Organizers say thousands of fast-food workers are set to stage walkouts in dozens of cities around the country, part of a push to get chains such as McDonald’s, Taco Bell and Wendy’s to pay workers higher wages.
It’s expected be the largest nationwide strike by fast-food workers, according to organizers. The biggest effort so far was earlier this summer, when about 2,200 of the nation’s millions of fast-food workers staged a one-day strike in seven cities.
Today’s planned walkouts follow a series of strikes that began in November in New York City, then spread to cities including Chicago, Detroit and Seattle. Workers say they want $15 an hour, which would be about $31,000 a year for full-time employees. That’s more than double the federal minimum wage, which many fast-food workers make, of $7.25 an hour, or $15,000 a year.
The move comes amid calls from the White House, some members of Congress and economists to raise the federal minimum wage, which was last increased in 2009. Most proposals seek a far more modest increase than the ones workers are asking for, with President Obama wanting to boost it to $9 an hour.
The push has brought considerable media attention to a staple of the fast-food industry – the so-called “McJobs” that are known for their low pay and limited prospects. But the workers taking part in the strikes still represent a tiny fraction of the broader industry. And it’s not clear whether the strikes today will shut down any restaurants. Organizers made their plans public earlier, giving managers time to adjust their staffing levels. More broadly, it’s not clear how many customers are aware of the movement, with turnout for past strikes relatively low in some cities.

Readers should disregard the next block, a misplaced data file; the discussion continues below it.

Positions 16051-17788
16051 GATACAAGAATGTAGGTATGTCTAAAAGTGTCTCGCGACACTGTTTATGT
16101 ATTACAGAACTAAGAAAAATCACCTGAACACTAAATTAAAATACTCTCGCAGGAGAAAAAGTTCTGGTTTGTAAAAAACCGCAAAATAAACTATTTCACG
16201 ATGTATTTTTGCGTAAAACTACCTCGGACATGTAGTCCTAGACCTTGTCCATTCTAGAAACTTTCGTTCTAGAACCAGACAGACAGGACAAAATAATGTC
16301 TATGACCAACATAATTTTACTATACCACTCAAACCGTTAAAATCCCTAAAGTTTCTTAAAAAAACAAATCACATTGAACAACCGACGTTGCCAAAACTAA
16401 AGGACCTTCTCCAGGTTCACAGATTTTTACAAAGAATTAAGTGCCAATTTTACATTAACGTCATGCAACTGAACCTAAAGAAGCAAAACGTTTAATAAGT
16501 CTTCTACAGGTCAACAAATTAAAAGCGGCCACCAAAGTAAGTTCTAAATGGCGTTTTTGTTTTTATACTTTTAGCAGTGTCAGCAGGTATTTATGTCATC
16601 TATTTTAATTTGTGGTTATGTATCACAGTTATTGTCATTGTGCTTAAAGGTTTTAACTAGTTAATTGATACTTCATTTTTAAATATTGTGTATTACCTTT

As it stands, fast-food workers say they can’t live on what they’re paid.
Shaniqua Davis, 20, lives in the Bronx with her unemployed boyfriend and their 1-year-old daughter. Davis has worked at a McDonald’s a few blocks from her apartment for the past three months, earning $7.25 an hour. Her schedule varies, but she never gets close to 40 hours a week. “Forty? Never. They refuse to let you get to that (many) hours.”
Her weekly paycheck is $150 or much lower. “One of my paychecks, I only got $71 on there. So I wasn’t able to do much with that. My daughter needs stuff, I need to get stuff for my apartment,” said Davis, who plans to participate in the strike.
She pays the rent with public assistance but struggles to afford food, diapers, subway and taxi fares, cable TV, and other expenses with her paycheck.
The National Restaurant Association says the low wages reflect the fact that most fast-food workers tend to be younger and have little work experience. Scott DeFife, a spokesman for the group, says that doubling wages would hurt job creation.
Still, the actions are striking a chord in some corners.
Robert Reich, a worker advocate and former Labor Secretary in the Clinton administration, said that the struggles of living on low wages is hitting close to home for many because of the weak economic climate.
“More and more, people are aware of someone either in their wider circle of friends or extended family who has fallen on hard times,” Reich said.
Mary Kay Henry, the president of the Service Employees International Union, which is providing the fast-food strikes with financial support and training, said the actions in recent months show that fast-food workers can be mobilized, despite the industry’s relatively higher turnover rates and younger age.
“The reality has totally blown through the obstacles,” she said.